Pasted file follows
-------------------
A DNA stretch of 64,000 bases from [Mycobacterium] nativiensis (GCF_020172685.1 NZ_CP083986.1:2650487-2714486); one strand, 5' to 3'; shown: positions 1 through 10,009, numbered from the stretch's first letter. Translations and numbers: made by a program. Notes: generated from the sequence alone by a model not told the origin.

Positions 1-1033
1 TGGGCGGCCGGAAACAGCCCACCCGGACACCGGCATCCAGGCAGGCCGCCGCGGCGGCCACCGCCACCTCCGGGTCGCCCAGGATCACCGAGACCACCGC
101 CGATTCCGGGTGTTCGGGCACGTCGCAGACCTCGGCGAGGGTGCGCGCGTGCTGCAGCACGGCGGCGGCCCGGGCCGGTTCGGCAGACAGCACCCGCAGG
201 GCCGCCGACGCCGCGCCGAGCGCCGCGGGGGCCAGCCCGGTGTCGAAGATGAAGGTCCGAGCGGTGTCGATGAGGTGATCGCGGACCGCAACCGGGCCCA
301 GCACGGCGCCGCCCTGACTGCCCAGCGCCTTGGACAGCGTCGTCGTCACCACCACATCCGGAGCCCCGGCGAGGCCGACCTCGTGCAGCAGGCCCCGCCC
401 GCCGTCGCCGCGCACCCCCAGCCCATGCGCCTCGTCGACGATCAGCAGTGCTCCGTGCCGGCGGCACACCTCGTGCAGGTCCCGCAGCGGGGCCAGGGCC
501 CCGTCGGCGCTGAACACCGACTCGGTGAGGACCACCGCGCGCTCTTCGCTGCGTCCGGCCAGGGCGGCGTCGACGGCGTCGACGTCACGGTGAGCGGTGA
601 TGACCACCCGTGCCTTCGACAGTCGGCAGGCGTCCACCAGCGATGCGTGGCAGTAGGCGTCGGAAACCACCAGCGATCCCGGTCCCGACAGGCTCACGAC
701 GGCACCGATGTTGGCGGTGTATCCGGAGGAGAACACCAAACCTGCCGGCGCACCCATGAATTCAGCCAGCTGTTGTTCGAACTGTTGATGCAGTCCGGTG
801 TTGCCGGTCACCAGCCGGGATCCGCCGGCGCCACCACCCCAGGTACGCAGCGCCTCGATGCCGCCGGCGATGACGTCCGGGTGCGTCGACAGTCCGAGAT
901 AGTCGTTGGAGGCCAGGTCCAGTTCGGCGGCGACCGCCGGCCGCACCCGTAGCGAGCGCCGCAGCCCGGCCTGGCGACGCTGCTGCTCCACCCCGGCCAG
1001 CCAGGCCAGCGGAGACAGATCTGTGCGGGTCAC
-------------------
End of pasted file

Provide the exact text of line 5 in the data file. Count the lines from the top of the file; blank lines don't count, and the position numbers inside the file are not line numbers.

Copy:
201 GCCGCCGACGCCGCGCCGAGCGCCGCGGGGGCCAGCCCGGTGTCGAAGATGAAGGTCCGAGCGGTGTCGATGAGGTGATCGCGGACCGCAACCGGGCCCA